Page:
Simulator of the Human Intestinal Microbial Ecosystem (SHIME®)

The Simulator of the Human Intestinal Microbial Ecosystem (SHIME®) technology is a validated in vitro model, designed to simulate the microbial ecology of the gastrointestinal tract from stomach to distal colon. This instrument could allow to get more insight on the direct effects elicited by dietary advanced end products, postbiotics, probiotics on human gut microbiome composition and function. The procedure includes: inoculation of a fecal samples, addition of different compunds that you want to test, fermentation and collection of samples for gut microbiome and metabolomics analyses.

Why children get much less COVID-19 than adults revealed?

Since the beginning of the pandemic, doctors and researchers have questioned the reasons of the different clinical expressiveness of SARS-CoV-2 infection in children. Children and young people under the age of 20 have a susceptibility to contract the infection equal to about half than adults, and in addition to being very often asymptomatic. They have less severe clinical pictures (more often affecting the gastrointestinal tract) with a much better prognosis and a much lower lethality than adults.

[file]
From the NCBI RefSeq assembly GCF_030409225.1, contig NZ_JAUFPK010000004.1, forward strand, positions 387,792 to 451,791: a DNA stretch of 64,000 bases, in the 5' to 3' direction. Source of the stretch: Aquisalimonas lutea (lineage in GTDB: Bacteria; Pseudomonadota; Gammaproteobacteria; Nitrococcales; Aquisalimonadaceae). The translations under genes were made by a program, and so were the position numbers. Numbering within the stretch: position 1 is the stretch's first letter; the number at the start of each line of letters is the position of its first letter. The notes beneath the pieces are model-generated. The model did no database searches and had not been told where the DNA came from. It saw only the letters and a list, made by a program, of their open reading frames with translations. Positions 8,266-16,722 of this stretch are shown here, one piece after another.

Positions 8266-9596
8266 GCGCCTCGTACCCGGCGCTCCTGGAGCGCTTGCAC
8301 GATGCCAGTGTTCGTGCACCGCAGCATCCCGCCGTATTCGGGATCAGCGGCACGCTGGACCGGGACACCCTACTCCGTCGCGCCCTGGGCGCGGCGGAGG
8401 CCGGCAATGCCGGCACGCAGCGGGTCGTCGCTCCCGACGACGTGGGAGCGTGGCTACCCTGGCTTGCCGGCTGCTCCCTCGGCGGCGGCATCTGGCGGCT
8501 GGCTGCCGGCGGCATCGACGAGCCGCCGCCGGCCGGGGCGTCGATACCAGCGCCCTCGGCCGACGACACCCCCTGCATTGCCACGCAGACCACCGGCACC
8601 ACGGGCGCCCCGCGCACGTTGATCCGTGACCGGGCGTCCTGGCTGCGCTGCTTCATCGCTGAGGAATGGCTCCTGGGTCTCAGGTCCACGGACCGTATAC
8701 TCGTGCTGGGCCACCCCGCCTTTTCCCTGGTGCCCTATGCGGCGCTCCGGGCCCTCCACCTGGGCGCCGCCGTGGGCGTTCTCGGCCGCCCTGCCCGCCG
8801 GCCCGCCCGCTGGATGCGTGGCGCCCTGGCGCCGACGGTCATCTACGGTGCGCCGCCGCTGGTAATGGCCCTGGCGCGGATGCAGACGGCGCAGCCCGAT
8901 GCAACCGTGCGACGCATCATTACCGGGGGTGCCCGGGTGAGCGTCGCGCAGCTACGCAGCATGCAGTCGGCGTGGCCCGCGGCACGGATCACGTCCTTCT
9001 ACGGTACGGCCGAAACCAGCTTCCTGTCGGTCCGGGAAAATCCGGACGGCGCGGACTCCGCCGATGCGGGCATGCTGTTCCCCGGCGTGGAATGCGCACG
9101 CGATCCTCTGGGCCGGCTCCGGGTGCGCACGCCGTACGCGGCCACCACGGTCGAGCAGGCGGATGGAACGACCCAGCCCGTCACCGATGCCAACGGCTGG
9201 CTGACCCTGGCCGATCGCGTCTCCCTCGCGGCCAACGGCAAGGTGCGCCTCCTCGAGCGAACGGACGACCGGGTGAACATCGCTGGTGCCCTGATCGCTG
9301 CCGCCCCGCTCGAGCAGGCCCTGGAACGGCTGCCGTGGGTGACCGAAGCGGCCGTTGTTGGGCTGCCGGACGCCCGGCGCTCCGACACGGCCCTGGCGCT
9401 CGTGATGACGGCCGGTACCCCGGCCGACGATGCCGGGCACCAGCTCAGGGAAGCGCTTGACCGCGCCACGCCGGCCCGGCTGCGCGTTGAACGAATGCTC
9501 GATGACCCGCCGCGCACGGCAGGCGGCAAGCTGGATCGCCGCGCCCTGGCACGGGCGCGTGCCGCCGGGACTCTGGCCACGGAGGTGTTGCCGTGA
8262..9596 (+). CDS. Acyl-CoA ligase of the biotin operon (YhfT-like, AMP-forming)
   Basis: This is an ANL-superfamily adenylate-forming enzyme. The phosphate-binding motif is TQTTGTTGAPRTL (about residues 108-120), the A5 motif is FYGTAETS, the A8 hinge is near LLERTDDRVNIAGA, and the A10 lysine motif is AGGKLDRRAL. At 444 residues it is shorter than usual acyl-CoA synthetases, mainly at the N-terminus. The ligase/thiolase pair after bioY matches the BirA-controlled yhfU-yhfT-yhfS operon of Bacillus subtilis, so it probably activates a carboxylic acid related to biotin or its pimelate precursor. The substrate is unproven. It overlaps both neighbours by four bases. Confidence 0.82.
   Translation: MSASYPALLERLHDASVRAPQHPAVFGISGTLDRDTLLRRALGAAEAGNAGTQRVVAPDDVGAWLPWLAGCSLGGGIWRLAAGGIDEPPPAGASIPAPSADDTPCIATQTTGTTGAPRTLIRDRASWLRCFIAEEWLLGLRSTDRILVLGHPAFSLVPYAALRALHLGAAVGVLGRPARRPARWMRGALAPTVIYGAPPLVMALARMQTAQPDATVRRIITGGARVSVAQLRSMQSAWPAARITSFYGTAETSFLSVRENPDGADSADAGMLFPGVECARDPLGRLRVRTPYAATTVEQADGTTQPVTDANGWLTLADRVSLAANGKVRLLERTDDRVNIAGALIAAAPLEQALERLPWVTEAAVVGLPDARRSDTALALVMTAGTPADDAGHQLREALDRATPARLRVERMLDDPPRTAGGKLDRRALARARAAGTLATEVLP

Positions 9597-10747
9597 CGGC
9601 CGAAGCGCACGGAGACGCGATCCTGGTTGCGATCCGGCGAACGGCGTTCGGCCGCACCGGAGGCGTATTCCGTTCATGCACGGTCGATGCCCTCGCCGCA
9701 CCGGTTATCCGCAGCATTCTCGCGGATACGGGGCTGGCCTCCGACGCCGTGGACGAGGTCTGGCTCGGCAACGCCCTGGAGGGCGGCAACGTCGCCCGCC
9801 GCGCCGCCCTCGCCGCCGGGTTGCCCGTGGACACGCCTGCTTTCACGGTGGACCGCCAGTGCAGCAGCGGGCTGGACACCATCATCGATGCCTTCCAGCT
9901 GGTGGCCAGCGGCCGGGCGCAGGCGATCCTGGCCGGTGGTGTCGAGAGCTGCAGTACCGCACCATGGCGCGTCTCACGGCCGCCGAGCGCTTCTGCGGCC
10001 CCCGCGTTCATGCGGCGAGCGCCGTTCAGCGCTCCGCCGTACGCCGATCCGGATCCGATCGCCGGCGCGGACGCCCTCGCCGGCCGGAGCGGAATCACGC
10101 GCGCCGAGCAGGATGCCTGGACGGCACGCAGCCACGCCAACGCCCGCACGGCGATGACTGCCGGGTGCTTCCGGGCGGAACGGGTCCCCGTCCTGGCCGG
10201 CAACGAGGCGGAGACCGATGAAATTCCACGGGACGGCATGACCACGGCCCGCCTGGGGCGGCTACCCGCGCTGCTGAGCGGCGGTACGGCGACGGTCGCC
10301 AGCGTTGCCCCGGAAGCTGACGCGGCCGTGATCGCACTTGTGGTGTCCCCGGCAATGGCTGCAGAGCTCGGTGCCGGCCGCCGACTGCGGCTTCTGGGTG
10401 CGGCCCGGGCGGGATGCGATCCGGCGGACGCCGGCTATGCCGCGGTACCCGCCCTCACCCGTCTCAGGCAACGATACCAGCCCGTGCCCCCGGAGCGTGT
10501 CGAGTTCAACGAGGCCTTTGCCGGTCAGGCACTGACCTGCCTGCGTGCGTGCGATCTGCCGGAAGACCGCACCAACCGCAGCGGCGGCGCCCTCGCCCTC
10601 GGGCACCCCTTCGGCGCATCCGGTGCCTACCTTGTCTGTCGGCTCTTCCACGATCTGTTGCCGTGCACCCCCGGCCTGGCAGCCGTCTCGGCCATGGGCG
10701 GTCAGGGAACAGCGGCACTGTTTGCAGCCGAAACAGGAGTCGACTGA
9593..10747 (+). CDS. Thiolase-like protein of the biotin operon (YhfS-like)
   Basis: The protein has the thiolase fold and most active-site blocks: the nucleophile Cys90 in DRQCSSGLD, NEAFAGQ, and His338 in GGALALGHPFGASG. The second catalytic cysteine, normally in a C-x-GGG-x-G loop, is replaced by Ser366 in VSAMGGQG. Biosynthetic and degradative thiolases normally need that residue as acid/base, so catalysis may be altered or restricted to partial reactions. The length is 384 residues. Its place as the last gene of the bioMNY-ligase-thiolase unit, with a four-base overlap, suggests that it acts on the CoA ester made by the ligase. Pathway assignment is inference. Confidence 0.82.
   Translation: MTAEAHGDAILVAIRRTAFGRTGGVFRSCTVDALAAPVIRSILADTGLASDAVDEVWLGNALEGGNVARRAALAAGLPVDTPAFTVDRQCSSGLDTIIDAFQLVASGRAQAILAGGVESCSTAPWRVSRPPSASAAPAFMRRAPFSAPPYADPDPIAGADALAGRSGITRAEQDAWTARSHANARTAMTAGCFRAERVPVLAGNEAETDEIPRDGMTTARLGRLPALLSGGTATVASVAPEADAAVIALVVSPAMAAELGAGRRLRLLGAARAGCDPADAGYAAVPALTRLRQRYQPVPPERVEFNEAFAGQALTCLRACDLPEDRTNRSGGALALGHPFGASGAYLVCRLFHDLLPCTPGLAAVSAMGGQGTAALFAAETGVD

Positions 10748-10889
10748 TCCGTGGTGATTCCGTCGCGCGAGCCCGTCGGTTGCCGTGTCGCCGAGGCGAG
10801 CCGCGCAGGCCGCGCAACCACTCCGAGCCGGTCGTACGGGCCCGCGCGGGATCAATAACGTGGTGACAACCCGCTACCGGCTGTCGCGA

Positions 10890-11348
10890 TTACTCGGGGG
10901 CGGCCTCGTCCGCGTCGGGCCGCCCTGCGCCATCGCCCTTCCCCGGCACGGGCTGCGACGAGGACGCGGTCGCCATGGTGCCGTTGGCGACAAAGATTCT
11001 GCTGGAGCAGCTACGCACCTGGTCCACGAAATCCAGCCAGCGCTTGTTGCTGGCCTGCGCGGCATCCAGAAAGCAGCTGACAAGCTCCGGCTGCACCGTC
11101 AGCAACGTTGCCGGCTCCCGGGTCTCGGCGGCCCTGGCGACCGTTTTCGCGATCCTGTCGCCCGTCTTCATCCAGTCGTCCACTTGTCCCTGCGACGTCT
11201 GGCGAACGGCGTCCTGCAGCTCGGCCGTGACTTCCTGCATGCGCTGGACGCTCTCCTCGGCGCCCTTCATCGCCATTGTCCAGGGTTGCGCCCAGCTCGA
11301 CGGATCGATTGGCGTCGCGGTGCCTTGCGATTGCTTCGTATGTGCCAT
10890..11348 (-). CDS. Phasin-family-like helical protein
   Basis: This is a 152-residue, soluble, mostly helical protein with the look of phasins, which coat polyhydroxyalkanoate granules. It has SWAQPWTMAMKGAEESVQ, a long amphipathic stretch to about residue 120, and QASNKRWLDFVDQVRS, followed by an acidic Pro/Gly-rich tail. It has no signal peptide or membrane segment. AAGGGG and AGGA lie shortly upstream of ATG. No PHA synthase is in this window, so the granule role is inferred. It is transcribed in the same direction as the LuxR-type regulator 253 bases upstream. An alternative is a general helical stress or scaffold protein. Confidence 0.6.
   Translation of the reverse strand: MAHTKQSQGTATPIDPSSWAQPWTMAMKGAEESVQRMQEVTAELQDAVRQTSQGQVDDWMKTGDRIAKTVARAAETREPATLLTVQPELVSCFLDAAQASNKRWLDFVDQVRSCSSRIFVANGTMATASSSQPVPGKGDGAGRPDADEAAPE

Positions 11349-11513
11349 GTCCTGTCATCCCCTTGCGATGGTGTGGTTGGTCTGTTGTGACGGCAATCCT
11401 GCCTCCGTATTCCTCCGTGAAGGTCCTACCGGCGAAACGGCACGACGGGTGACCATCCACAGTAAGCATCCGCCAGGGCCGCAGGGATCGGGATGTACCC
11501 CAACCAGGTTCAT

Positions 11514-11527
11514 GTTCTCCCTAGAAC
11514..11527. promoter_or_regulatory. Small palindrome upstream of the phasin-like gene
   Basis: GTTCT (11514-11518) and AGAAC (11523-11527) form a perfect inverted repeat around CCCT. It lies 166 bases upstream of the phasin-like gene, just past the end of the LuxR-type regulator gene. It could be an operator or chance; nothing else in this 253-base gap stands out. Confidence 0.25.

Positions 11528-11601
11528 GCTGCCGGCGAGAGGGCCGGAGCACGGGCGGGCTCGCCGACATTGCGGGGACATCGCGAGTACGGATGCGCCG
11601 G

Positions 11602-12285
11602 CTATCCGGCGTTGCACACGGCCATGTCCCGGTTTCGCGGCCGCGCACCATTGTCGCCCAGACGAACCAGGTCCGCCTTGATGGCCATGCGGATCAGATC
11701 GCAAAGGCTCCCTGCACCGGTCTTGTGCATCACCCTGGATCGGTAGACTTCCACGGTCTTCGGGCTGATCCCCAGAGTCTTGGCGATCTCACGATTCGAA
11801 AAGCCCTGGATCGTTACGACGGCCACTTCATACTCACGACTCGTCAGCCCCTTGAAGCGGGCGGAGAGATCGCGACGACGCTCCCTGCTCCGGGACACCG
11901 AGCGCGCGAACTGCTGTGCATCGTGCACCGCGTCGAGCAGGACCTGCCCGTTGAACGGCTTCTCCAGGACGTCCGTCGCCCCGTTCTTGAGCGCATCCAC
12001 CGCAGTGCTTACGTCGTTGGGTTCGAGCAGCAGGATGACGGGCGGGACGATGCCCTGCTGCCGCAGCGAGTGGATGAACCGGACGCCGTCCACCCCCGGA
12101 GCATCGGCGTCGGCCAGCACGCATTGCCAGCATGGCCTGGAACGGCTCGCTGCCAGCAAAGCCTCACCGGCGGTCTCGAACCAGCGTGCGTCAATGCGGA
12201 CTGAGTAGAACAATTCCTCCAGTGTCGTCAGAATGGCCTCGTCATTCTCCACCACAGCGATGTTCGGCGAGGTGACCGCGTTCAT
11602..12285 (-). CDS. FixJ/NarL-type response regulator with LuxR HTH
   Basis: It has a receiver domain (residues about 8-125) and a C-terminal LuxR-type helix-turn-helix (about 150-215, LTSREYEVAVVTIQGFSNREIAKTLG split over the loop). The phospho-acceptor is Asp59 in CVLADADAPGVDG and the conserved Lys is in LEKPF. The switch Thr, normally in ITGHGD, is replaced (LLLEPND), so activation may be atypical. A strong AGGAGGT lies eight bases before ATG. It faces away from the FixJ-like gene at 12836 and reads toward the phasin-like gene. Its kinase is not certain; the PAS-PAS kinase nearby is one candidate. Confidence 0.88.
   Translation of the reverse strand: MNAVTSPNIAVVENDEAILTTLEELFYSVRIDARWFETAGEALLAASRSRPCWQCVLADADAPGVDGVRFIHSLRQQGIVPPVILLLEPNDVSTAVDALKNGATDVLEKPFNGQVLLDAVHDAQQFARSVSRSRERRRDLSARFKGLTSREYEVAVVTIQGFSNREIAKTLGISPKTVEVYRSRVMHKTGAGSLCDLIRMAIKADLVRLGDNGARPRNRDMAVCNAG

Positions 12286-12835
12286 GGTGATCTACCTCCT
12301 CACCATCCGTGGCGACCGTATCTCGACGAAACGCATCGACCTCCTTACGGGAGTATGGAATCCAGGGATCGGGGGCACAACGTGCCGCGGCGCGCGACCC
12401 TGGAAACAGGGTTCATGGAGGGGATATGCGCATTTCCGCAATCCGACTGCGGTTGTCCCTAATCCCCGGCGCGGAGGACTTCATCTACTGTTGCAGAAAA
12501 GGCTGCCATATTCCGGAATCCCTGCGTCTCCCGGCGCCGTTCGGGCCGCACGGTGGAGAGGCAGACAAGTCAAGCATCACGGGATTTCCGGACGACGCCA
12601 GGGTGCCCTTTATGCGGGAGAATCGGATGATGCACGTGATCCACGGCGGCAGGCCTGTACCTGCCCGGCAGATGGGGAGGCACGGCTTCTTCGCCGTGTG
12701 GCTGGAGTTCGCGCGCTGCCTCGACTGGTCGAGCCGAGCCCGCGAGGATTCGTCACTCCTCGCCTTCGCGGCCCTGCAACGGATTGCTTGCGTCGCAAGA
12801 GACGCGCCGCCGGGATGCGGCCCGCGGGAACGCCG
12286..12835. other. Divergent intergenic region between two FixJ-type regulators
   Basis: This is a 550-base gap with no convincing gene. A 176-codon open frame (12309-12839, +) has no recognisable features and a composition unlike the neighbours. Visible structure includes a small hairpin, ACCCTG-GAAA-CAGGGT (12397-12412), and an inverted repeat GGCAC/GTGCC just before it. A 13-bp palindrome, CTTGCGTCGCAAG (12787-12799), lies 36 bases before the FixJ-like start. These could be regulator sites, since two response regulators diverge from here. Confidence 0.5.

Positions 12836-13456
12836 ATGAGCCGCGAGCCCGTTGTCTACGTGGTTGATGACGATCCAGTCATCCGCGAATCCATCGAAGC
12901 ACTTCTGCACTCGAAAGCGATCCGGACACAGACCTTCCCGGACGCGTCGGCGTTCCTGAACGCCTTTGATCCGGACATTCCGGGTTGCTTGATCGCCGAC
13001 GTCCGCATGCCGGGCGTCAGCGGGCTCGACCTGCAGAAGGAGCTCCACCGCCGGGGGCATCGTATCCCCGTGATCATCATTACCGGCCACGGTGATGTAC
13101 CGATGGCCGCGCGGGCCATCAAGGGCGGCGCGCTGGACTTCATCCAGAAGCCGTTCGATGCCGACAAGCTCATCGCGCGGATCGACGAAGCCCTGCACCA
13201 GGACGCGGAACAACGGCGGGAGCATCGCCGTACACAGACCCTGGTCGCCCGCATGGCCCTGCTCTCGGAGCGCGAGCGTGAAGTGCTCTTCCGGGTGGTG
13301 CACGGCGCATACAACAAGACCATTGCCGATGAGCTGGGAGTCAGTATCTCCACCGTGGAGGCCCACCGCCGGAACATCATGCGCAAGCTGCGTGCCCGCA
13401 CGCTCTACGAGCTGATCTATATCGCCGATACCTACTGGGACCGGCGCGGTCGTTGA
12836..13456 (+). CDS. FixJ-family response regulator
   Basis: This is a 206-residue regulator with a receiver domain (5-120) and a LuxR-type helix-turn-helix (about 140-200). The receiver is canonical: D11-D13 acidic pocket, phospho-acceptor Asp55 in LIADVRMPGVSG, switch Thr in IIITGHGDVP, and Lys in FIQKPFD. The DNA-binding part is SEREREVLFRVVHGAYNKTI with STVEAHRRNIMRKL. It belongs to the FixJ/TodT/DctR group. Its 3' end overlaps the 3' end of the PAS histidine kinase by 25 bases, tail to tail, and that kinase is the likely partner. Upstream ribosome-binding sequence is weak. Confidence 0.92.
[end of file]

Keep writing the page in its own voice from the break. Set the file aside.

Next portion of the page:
Now a group of researchers coordinated by Prof. Roberto Berni Canani, professor of pediatrics at the Federico II University and Principal Investigator of the Ceinge Biotechnology Advanced, has finally revealed the cause of these differences. By analyzing biological samples obtained from the upper respiratory and intestinal tracts (the two main routes of entry of the virus into our organism) of healthy children and adults, a different expression of a molecule, called neuropilin 1, has been demonstrated, which plays a crucial role in allowing attachment to the ACE-2 receptor with which the Coronavirus spike protein binds to enter host cells.

The study is the result of the active collaboration between the researchers of CEINGE Advanced Biotechnology led by Roberto Berni Canani and Giuseppe Castaldo, the Federico II University led by Elena Cantone and Nicola Gennarelli and the L. Vanvitelli University led by Caterina Strisciuglio. It will be published on the next issue of the prestigious international journal Frontiers in Pediatrics.

“We have identified an important factor capable of conferring protection against SARS-CoV-2 in children,” says Roberto Berni Canani, “this factor is added to other immunological factors that we are studying. The definition of these co-factors will be very useful for the definition of new strategies for the prevention and treatment of COVID-19”.